Five ships will join in the evacuation of Chinese nationals from Vietnam after more than 3,000 fled the nation following deadly anti-China riots there last week over a Chinese oil rig deployed in nearby contested waters.
Police and security officers in the Vietnamese capital Hanoi and in southern Ho Chi Minh City halted anti-China protests Sunday, unlike the previous weekend when similar protests were permitted. Authorities in one-party Vietnam rarely allow public demonstrations, but nationalist, China-related protests sometimes prove an exception.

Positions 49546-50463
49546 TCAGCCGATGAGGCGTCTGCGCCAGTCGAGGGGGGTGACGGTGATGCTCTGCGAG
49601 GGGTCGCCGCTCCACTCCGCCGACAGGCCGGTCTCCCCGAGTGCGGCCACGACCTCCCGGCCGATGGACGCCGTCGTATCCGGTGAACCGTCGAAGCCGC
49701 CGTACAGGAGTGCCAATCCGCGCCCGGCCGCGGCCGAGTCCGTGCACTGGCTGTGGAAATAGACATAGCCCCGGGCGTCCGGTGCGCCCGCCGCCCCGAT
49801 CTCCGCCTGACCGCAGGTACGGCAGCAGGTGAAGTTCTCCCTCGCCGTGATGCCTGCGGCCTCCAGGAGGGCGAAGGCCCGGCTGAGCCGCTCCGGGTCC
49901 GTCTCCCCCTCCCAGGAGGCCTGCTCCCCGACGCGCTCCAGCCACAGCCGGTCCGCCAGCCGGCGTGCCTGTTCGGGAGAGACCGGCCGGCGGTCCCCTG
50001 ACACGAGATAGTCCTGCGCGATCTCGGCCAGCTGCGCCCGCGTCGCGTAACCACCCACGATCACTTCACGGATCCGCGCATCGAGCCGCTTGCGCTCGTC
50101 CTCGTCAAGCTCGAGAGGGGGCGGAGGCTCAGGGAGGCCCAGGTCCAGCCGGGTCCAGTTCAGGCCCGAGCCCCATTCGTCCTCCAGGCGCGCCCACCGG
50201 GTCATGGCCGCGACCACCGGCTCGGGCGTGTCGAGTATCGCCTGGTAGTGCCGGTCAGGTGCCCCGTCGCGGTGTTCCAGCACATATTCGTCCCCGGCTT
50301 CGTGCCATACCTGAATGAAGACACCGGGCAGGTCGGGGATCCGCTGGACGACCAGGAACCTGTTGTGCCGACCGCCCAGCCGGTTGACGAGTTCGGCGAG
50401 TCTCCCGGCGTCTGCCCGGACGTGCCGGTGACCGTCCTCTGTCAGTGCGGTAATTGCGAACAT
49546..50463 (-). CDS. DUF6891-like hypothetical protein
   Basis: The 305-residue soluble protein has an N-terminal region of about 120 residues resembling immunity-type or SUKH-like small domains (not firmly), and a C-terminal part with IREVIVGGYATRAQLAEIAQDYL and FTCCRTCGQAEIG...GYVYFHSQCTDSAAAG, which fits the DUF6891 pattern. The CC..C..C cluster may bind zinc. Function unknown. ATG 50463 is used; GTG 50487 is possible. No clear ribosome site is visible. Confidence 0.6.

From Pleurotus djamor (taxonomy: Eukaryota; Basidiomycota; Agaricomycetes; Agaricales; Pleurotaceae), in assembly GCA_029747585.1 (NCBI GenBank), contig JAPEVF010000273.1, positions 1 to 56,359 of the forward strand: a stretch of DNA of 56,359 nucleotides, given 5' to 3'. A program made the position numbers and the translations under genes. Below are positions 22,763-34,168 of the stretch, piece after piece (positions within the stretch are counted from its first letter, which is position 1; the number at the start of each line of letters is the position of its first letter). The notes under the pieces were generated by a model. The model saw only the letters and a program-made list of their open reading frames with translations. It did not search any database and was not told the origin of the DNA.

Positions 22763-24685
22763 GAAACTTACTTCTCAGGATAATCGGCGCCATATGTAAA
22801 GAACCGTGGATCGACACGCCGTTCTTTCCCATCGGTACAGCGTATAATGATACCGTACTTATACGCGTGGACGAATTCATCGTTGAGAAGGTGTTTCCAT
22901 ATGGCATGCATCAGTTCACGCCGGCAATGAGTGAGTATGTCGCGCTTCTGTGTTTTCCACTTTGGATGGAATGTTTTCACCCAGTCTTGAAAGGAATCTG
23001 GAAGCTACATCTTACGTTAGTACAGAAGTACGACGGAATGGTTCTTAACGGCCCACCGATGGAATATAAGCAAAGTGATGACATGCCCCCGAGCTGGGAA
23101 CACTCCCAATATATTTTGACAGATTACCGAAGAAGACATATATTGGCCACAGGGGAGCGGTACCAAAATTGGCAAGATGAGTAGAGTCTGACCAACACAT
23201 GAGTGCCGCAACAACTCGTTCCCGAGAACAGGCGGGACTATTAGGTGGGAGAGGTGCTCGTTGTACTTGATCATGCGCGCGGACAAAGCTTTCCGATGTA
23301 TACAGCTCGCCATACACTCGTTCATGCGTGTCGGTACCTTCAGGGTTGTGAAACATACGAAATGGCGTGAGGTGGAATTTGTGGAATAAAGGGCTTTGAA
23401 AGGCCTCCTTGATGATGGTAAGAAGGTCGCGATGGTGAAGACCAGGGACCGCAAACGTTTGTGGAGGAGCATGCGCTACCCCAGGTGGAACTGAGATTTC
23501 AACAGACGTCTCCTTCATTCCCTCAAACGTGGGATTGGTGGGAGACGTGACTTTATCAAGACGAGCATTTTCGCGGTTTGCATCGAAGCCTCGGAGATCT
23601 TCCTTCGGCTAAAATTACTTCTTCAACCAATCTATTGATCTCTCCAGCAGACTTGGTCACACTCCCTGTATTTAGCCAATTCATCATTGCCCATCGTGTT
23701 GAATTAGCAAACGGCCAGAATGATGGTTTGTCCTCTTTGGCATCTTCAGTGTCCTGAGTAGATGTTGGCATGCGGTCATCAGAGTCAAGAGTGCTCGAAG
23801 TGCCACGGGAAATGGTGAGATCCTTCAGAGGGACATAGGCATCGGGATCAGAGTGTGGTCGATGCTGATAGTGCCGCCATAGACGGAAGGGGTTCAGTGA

The crackdown Sunday, enforced by thousands of police and security officers, suggests Hanoi wants to avoid further antagonizing its far larger neighbor, despite the official and widespread public anger in Vietnam over recent Chinese moves in the South China Sea, which U.S. officials have also described as "provocative."
Two Chinese workers were killed midweek, and more than 100 injured as mobs targeted Chinese factories and Taiwanese factories employing Chinese workers. In a bid to reassure nervous foreign investors, top Vietnamese security official Lt. Gen. Hoang Kong Tu vowed Saturday to ensure the safety of all foreign citizens and investments in the country, including from China. Over 1,000 suspects have been arrested in connection with the attacks, which authorities have blamed on extremists.